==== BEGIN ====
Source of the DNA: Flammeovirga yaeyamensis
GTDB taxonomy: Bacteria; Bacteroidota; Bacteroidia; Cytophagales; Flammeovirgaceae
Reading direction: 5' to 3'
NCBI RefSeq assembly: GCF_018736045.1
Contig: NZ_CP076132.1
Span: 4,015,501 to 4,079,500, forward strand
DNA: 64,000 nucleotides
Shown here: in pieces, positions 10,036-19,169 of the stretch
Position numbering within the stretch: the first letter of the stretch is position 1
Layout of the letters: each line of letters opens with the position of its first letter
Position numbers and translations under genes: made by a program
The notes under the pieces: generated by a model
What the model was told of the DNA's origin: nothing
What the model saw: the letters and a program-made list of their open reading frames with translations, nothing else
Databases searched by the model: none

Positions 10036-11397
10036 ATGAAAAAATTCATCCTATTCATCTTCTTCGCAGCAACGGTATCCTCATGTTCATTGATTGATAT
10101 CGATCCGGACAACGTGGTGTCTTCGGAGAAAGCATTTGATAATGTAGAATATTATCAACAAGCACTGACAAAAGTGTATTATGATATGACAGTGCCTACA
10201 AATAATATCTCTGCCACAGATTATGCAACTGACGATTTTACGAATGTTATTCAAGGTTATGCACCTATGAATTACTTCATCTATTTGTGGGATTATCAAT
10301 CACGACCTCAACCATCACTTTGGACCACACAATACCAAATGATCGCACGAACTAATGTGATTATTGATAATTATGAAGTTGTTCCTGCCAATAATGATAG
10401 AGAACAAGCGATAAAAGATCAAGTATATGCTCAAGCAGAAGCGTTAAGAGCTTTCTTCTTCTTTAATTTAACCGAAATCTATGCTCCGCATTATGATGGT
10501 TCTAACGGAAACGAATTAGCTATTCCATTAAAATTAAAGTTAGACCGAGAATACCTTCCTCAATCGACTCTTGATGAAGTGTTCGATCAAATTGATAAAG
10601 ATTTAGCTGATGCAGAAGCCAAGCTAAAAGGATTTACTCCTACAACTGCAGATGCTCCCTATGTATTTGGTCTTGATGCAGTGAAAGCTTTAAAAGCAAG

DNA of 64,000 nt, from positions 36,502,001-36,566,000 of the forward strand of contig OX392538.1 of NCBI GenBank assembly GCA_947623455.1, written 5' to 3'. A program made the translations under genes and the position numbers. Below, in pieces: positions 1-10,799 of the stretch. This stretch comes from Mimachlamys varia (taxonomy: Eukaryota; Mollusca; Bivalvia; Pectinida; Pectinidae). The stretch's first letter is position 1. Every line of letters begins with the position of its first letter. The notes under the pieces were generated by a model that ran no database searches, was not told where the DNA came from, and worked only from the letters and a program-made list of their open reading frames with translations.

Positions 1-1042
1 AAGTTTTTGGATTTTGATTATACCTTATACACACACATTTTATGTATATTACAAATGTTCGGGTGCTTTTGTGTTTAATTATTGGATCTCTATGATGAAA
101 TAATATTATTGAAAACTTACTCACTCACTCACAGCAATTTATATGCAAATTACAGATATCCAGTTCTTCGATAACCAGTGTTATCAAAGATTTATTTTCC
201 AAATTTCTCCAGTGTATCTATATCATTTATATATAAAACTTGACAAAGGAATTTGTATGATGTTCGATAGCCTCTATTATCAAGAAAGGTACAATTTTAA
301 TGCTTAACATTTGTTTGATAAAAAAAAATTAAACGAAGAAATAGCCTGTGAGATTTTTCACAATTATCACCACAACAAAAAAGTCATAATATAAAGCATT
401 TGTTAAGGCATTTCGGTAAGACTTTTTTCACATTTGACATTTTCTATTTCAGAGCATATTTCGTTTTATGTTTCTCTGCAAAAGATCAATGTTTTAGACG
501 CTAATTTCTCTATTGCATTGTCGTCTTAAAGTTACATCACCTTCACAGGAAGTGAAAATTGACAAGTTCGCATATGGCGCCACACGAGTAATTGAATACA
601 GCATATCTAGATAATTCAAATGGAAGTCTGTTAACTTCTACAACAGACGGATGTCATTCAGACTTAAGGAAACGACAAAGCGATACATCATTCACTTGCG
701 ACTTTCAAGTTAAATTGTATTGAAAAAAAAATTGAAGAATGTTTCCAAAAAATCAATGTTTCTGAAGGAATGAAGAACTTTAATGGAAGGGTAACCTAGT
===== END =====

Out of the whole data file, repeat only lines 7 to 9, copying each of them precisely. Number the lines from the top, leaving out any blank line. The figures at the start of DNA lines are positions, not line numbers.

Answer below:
DNA: 64,000 nucleotides
Shown here: in pieces, positions 10,036-19,169 of the stretch
Position numbering within the stretch: the first letter of the stretch is position 1